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Current Empathy News and Events

Current Empathy News and Events, Empathy News Articles.
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Empathy may be in the eye of the beholder
Do we always want people to show empathy? Not so, said researchers from the University of California, Davis. (2020-10-27)
Nonverbal doctor-patient rapport relieved pain during acupuncture treatment
When 22 acupuncture clinicians and 23 patients seeking pain relief mirrored each other's facial expressions during acupuncture treatment, patients experienced less pain, according to a new study. (2020-10-21)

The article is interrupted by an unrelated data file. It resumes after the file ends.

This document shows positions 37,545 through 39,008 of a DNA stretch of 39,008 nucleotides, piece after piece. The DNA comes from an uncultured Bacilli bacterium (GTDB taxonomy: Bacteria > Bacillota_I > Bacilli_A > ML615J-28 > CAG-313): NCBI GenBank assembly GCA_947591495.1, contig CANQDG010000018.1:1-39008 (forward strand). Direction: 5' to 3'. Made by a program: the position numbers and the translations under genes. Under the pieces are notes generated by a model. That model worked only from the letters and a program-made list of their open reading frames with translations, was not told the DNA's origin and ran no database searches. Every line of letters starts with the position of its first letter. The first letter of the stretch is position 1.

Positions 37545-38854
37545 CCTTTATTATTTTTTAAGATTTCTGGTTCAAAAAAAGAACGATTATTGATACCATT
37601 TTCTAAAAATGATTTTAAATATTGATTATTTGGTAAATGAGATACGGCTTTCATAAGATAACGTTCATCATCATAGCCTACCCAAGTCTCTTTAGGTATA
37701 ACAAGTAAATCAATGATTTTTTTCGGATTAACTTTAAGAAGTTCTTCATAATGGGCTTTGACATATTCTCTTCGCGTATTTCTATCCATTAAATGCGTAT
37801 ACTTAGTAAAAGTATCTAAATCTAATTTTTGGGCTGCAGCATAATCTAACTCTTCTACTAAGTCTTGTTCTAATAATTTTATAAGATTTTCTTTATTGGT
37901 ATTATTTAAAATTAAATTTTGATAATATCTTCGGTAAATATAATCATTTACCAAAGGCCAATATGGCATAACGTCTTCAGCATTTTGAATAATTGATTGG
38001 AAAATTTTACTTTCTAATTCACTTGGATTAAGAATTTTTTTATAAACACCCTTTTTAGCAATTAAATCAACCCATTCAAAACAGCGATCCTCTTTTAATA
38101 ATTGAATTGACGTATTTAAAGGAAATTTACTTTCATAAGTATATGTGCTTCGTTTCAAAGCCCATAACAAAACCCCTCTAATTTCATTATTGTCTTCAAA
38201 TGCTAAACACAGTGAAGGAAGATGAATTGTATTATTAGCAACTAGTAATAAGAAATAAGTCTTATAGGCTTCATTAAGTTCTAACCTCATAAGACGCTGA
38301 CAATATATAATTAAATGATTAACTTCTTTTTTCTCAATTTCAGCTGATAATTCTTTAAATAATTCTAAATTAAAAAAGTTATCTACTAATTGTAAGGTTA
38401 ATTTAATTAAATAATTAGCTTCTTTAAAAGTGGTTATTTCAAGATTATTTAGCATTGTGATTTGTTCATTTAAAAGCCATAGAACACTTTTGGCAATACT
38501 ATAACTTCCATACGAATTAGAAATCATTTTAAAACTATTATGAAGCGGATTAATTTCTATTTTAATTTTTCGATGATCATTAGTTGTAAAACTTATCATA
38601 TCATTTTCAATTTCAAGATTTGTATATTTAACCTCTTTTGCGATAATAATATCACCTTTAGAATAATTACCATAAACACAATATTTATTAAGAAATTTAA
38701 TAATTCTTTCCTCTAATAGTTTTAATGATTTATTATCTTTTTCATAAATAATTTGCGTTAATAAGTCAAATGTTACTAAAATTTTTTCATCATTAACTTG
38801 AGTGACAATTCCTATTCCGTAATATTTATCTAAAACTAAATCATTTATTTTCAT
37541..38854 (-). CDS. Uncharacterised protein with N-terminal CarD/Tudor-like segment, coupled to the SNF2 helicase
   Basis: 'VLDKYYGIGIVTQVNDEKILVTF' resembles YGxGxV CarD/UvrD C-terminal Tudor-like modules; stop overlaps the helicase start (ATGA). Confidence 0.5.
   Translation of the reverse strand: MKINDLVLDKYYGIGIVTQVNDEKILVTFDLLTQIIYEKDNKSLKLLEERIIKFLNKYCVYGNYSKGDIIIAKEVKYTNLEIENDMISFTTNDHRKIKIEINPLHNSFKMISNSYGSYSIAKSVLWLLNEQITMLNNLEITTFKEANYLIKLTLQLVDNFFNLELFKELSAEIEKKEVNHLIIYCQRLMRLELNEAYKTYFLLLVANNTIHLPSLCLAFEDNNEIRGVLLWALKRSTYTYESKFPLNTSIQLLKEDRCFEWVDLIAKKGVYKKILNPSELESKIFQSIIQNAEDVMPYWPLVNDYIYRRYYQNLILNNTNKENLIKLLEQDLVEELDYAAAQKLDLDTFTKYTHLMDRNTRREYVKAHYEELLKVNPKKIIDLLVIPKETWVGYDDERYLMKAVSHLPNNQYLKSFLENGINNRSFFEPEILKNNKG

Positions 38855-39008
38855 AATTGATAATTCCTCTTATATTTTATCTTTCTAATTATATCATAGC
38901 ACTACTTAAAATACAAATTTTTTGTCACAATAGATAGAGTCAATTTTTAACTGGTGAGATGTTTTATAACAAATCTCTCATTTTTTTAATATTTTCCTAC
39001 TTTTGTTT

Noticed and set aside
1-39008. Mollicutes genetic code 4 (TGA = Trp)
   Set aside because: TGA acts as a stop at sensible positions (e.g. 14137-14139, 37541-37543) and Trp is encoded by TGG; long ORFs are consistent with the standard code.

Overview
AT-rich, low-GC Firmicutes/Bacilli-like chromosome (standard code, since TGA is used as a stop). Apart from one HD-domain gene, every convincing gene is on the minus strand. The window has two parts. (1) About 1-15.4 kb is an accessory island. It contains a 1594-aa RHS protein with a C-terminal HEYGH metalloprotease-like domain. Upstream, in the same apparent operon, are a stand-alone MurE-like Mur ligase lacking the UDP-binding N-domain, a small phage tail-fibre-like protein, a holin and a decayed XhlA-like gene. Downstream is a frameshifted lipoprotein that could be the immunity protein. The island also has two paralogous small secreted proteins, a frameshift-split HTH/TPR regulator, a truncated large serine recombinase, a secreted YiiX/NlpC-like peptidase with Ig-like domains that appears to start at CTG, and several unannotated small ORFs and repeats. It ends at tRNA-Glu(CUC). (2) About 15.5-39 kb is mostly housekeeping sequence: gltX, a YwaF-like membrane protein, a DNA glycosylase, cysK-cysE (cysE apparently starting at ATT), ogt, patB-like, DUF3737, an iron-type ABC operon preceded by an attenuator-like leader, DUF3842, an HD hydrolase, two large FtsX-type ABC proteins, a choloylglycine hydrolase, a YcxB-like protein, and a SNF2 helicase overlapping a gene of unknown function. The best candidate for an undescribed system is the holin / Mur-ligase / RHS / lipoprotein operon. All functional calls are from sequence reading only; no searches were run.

Dual brain imaging provides insight into neural basis of patient-clinician relationship
Researchers from Massachusetts General Hospital have reported on an experiment using a novel magnetic resonance imaging-based approach to track the effects of different behaviors on the brain while patients and clinicians interact with one another. (2020-10-21)
Empathy exacerbates discussions about immigration
Discussions about immigration are heated, even antagonistic. But what happens when supporters and opponents undertake to show more empathy? (2020-10-14)
Empathy prevents COVID-19 spreading
The more empathetic we are, the more likely it is that we will keep our distance and use face masks to prevent coronavirus spreading. (2020-10-13)
Men less likely to see food as national security issue amid pandemic